select a.name,        b.value   from v$statname a,        v$mystat b  where a.statistic# = b.statistic#    and a.name = 'redo size';  NAME                    VALUE ----------------- ----------- redo size            131033428  select used_ublk    from v$transaction;  USED_UBLK ----------        817  commit; 

      As you can see, adding index led to an elapsed time increase from 5.39 to 15.61 seconds, a redo size increase from 0.01MB to 36MB (131,033,428 – 93,198,748 = 37,834,680), and an undo blocks increase from 1 to 817 (!). The reason is the database did heavy logging for the primary key index. Putting a primary key index in NOLOGGING mode did not help because NOLOGGING applies only to a limited number of operations. Here is a list of such operations from Oracle9i SQL Reference Release 2 (9.2):

      DML:
      
      • Direct-path INSERT (serial or parallel)
      • Direct Loader (SQL*Loader)
      DDL:
      • CREATE TABLE ... AS SELECT
      • ALTER TABLE ... MOVE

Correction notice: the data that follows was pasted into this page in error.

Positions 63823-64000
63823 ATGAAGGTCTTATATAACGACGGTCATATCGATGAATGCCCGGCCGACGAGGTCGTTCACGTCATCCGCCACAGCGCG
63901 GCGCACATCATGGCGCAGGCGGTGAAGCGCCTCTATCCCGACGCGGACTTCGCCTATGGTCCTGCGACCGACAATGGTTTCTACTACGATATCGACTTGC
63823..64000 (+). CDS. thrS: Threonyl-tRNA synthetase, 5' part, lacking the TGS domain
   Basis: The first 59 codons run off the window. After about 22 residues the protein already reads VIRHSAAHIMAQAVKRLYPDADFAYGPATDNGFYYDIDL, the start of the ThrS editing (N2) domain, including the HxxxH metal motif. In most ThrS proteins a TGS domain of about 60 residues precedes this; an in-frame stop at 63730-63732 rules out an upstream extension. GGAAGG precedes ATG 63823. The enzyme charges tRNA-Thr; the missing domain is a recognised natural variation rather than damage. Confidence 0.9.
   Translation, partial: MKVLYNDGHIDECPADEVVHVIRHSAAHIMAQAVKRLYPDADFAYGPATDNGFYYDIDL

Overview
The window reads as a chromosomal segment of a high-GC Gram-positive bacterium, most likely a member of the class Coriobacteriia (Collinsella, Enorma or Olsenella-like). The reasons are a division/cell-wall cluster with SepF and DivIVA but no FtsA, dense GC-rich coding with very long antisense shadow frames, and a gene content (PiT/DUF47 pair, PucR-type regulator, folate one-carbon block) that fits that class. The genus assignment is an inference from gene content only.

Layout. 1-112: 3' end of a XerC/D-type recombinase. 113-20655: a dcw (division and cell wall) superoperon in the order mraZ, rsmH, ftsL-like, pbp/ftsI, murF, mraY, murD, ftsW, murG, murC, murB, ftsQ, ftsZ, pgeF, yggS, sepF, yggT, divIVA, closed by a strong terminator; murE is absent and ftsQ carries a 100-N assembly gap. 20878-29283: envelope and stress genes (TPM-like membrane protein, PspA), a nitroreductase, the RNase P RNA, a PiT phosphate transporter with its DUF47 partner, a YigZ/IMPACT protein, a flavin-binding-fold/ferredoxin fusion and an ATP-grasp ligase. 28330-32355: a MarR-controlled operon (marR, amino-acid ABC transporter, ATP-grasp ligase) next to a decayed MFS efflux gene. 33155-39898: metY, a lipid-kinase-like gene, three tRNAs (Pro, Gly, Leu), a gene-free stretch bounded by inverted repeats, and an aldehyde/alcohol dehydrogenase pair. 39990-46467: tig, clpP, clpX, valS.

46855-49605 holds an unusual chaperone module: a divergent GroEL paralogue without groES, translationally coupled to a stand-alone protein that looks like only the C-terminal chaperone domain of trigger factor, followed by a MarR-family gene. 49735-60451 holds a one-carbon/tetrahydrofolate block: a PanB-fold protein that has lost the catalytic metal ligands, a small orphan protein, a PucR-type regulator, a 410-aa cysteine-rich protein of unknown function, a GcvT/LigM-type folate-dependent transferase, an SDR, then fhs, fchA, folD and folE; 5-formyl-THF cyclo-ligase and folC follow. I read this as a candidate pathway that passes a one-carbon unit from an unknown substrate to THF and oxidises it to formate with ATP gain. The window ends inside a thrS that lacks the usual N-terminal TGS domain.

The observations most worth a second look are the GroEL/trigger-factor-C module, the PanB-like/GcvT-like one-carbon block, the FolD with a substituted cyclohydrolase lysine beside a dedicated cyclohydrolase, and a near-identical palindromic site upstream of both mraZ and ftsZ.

• ALTER TABLE ... [all partition operations that involve data movement]
        • ALTER TABLE ... ADD PARTITION (hash partition only)
        • ALTER TABLE ... MERGE PARTITIONS
        • ALTER TABLE ... SPLIT PARTITION
        • ALTER TABLE ... MOVE PARTITION
        • ALTER TABLE ... MODIFY PARTITION ... ADD SUBPARTITION
        • ALTER TABLE ... MODIFY PARTITION ... COALESCE SUBPARTITION
        • ALTER TABLE ... MODIFY PARTITION ... REBUILD UNUSABLE INDEXES
      • CREATE INDEX
      • ALTER INDEX ... REBUILD
      • ALTER INDEX ... REBUILD PARTITION
      • ALTER INDEX ... SPLIT PARTITION

      See Oracle9i SQL Reference Release 2 (9.2) at for more details on NOLOGGING clause (login required).

      The above list shows that you can take advantage of the CREATE INDEX operation by rearranging your steps:

      The following series of commands for the TestData_Nologging table implements the above technique (Scenario 4):